Monday, February 22, 2010

Blogs v. Wikis

Blogs are online journals that anyone can see and (usually) comment on. Wikis are online encyclopedias that anyone can edit and contribute to. At their core, both are new media technologies that encourage collaboration among the communities that gather around them. Their similarities include being accessible from anywhere and by anyone, being able to be changed (to different degrees) by any users, and requiring no HTML knowledge to use at a basic level.

Although blogs and wikis are both new media technologies that do have some similarities, there are several key differences between the two.
In terms of control, blogs can only be changed as far as the comments go since commenters can't edit the actual layout or the posts of the blog. Wikis, meanwhile, can have entire pages changed by any registered user.
Blogs are also more personal reflections on whatever subject they cover from the blog owner's point of view while the comments are usually left as they are. Wikis, meanwhile, tend to be more objective in nature because they have to match the expectations of the most common user so the articles aren't changed because of inaccuracies. Wikipedia, for example, requires citations for nearly every part of its articles to ensure their accuracy.

This isn't to say blogs can't be used for community collaboration, however. Although the blog owner is the only person able to make posts on the blog itself, it's still possible to encourage collaboration among groups through inventive uses of tags and blogrolls. Each collaborator may have their own account that links to one central account that contains all of their posts that contain a certain tag relevant to the group's interest.

As stated at the beginning of this post, wikis are essentially online encyclopedias. In comparison to actual encyclopedia software, however, they still lack media functionality outside of displaying images. Music and videos, for example, can't be embedded into a wiki and can only be accessed by outside links. One potential addition to wiki software could be to allow for the embedding of such media files to give them that extra functionality.

Monday, February 15, 2010

Old vs. New

Presently, new media can be described as any web applications coming after Web 2.0: Software that emphasizes community participation and collaboration among users over the internet. Social networks (Facebook, Playstation Network, Xbox Live), wiki software (MediaWiki), and weblog software (Blogger, Wordpress, LiveJournal) are all examples of new media that allow the individual user to communicate freely with other users. Web 2.0 applications also aren't simply finished once they're consumed by the end-user. They can be modified and updated by either the users themselves or by the original creators to meet the changing needs of the users and creators.

Old media can be described as anything coming before Web 2.0. Books, newspapers, radio, television, and even Web 1.0 all fall into this category. Web 1.0 qualifies as web applications that did not have any true community aspects to them. They were simply produced, provided to the end-user, and consumed. Updates were limited to creator-made updates without any real input from the user.

Project proposal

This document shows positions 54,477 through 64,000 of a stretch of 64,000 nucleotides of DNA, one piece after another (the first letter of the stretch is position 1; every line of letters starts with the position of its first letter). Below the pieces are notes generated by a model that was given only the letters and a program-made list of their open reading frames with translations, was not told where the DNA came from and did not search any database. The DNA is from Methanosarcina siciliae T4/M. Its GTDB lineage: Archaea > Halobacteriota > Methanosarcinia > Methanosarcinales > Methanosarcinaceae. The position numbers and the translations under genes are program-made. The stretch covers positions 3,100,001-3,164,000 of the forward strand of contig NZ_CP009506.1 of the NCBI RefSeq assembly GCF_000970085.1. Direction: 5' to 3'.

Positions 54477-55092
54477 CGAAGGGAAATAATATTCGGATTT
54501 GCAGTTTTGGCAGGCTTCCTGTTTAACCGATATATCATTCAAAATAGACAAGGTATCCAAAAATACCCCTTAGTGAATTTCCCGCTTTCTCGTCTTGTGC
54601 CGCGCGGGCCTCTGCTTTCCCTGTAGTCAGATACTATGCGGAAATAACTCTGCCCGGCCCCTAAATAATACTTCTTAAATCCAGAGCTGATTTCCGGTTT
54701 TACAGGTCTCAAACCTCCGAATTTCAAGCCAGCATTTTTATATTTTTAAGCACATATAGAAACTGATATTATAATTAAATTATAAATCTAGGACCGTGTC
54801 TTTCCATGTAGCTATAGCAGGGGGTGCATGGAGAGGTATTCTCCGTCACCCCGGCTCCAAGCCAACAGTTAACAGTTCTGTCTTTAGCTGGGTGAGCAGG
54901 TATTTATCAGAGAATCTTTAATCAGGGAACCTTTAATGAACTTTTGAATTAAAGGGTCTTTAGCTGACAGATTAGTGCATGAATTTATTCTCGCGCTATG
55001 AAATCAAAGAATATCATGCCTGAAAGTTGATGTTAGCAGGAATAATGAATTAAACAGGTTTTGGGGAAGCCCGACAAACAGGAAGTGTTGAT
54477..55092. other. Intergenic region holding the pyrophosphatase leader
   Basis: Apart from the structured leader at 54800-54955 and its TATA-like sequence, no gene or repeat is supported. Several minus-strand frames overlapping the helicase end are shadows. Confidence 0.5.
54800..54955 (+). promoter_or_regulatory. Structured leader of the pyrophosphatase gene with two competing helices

Title: The Changing Face of Video Games and Mass Media

Description: My project will focus on how the video game industry has changed over the past two decades, especially in relation with new media (then and now). The growth of both MMOs and non-MMOs will be analyzed in this project, as well as the video game industry's overall image and how it went from being seen as a hobby and children's activity to a serious competitor for television and movies.

Wednesday, February 10, 2010

What is New Media?

"What kinds of technologies are part of the new media? How important is the Internet to the new media? Why and how are the new media replacing and / or enhancing the old media?"

New media is just that: A new type of media for communicating. Books, phones, radios, televisions, and even Web 1.0 were all considered new media at some point. Although they're not considered new by today's standards, they were new in their time and changed the way people experienced the world. Today, new media comes in the form of community interaction with whatever media they're involved with.

The Internet is one of the biggest technologies involved in new media. Wikis, blogs, Facebook, Twitter, and even the social platforms in modern video games are all forms of new media that rely on the Internet to function. Without the Internet, none of those social platforms would be able to function.

Just because new media is "new" doesn't mean that it has to replace the old media, however. Just as Apple's WYSIWYG interface and Adobe Photoshop made publishing and picture manipulation accessible to anybody, new media is making it easier for anybody to express themselves and contribute to the online community.
(Clive Thompson on How YouTube Changes the Way We Think)

Similarly, just because TV shows are popping up all over the Internet and can even be watched from a laptop in bed doesn't mean that actual TVs and TV broadcasts are going the way of the dinosaur. The convenience factor is definitely there, but people still want to watch their shows the day they're broadcast on a 50-inch HDTV.
(Who Needs TV? I've Got a Laptop)

First post

First is a strange word. Second sounds more like a real word.

Seh was from awayu and we was worry of her?